Kansas News Service

The Kansas News Service produces essential enterprise reporting, diving deep and connecting the dots in tracking the policies, issues and and events that affect the health of Kansans and their communities. The team is based at KCUR and collaborates with public media stations and other news outlets across Kansas.

Kansas News Service stories and photos may be republished at no cost with proper attribution and a link back to kcur.org.

The Kansas News Service is made possible by a group of funding organizations, led by the Kansas Health Foundation. Other funders include United Methodist Health Ministry Fund, Sunflower Foundation, REACH Healthcare Foundation and the Health Care Foundation of Greater Kansas City.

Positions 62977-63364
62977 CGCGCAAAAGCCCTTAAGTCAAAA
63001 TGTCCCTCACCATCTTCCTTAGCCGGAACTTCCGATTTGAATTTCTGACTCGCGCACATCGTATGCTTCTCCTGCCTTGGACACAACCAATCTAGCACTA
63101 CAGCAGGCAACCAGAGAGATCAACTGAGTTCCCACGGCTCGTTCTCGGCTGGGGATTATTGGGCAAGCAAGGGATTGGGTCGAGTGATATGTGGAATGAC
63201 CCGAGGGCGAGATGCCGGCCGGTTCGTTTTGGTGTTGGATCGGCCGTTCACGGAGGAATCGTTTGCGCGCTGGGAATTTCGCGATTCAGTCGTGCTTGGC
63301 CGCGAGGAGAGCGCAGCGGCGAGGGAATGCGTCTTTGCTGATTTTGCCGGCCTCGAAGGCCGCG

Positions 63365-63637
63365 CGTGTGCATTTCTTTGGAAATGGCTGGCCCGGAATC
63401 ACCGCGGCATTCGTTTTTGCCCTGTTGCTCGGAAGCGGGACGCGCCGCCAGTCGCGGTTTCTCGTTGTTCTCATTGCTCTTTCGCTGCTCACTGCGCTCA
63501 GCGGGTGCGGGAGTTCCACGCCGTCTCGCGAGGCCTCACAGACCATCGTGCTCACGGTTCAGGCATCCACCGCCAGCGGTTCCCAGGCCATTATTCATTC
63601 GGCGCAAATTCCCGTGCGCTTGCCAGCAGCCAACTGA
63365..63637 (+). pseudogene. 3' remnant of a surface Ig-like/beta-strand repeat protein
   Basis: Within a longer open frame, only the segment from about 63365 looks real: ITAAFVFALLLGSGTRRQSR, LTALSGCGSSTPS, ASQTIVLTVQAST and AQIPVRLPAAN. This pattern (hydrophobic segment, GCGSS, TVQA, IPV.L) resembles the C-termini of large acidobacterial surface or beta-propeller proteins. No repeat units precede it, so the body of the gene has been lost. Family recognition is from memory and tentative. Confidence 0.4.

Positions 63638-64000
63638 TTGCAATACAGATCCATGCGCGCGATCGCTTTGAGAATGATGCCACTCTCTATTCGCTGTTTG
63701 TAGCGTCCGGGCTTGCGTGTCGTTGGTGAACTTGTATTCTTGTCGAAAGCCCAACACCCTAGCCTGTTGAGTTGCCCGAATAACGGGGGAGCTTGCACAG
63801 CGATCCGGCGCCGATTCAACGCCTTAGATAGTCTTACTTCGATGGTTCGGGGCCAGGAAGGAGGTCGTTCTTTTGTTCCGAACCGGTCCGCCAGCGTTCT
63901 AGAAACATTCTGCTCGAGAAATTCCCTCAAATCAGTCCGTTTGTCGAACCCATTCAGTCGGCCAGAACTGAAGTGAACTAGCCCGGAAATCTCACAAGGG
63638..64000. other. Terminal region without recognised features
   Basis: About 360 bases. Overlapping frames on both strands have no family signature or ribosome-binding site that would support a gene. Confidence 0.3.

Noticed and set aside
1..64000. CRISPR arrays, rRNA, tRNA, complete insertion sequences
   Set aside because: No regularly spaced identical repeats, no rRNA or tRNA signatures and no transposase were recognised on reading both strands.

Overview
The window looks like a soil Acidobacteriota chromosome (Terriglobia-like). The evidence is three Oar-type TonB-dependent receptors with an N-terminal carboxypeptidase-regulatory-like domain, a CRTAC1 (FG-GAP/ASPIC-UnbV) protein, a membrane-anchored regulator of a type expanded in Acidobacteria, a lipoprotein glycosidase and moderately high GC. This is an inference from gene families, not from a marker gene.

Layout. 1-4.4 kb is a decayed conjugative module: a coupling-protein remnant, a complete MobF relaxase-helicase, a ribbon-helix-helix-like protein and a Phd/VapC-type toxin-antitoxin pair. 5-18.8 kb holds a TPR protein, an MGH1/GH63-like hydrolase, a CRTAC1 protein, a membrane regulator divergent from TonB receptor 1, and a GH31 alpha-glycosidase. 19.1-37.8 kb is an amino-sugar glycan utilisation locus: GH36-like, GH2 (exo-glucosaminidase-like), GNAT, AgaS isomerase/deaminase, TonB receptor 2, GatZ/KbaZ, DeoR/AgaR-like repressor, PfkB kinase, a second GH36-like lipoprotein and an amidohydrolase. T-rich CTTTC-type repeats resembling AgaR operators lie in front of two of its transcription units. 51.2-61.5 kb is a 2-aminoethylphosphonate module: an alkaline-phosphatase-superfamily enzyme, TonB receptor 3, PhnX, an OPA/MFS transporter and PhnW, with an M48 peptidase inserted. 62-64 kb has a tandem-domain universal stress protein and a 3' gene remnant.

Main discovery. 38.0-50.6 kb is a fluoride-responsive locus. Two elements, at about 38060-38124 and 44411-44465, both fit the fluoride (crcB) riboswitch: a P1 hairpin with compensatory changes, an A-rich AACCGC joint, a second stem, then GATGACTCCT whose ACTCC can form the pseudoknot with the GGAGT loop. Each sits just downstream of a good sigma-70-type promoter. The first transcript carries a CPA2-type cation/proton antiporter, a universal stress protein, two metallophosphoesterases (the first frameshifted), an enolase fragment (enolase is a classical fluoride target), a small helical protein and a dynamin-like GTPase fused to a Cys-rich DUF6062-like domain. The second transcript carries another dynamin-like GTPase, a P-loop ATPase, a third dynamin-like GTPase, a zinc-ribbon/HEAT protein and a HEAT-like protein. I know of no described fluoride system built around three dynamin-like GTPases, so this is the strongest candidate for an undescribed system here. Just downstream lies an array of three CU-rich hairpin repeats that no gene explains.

Ways to Connect

Alex Smith / KCUR

Making the rounds at a public housing complex in Kansas City, Kan., community health worker Rinzin Wangmo is greeted by cheery voices and faces.

As she enters a home, the heavy aroma of chopped onions stings her nose, and she hurries up a short flight of stairs to escape the burn. After gently knocking on a door, she walks in to meet with a woman who’s bedridden with pain. 

The woman’s condition is not unusual among Bhutanese refugees, according to University of Kansas professor Dr. Joe LeMaster.

Mike Sherry / Hale Center for Journalism at KCPT

 

As reformers work on making the U.S. health care system more efficient, they’re also looking to improve communication with consumers – whether it’s ensuring they understand the nuances of insurance or grasping instructions from a doctor.